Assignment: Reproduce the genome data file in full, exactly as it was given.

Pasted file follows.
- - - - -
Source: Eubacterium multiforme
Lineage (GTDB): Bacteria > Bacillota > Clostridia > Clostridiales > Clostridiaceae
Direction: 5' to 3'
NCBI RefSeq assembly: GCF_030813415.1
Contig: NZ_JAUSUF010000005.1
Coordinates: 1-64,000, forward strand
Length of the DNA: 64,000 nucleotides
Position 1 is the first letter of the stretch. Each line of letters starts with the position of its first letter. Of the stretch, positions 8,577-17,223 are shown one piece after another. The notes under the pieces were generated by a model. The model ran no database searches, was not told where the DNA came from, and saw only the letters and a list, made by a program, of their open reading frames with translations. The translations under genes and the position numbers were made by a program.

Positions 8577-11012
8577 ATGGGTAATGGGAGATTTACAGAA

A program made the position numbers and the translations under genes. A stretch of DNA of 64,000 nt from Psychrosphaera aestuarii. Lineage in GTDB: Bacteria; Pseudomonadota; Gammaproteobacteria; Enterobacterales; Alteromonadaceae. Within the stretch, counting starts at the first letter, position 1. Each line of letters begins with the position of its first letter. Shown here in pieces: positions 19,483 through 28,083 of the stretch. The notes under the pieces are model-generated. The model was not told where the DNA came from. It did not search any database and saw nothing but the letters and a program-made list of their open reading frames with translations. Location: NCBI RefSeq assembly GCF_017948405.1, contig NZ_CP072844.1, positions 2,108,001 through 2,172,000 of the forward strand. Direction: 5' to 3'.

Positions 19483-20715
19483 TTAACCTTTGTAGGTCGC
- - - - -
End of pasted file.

Source: Eubacterium multiforme
Lineage (GTDB): Bacteria > Bacillota > Clostridia > Clostridiales > Clostridiaceae
Direction: 5' to 3'
NCBI RefSeq assembly: GCF_030813415.1
Contig: NZ_JAUSUF010000005.1
Coordinates: 1-64,000, forward strand
Length of the DNA: 64,000 nucleotides
Position 1 is the first letter of the stretch. Each line of letters starts with the position of its first letter. Of the stretch, positions 8,577-17,223 are shown one piece after another. The notes under the pieces were generated by a model. The model ran no database searches, was not told where the DNA came from, and saw only the letters and a list, made by a program, of their open reading frames with translations. The translations under genes and the position numbers were made by a program.

Positions 8577-11012
8577 ATGGGTAATGGGAGATTTACAGAA

A program made the position numbers and the translations under genes. A stretch of DNA of 64,000 nt from Psychrosphaera aestuarii. Lineage in GTDB: Bacteria; Pseudomonadota; Gammaproteobacteria; Enterobacterales; Alteromonadaceae. Within the stretch, counting starts at the first letter, position 1. Each line of letters begins with the position of its first letter. Shown here in pieces: positions 19,483 through 28,083 of the stretch. The notes under the pieces are model-generated. The model was not told where the DNA came from. It did not search any database and saw nothing but the letters and a program-made list of their open reading frames with translations. Location: NCBI RefSeq assembly GCF_017948405.1, contig NZ_CP072844.1, positions 2,108,001 through 2,172,000 of the forward strand. Direction: 5' to 3'.

Positions 19483-20715
19483 TTAACCTTTGTAGGTCGC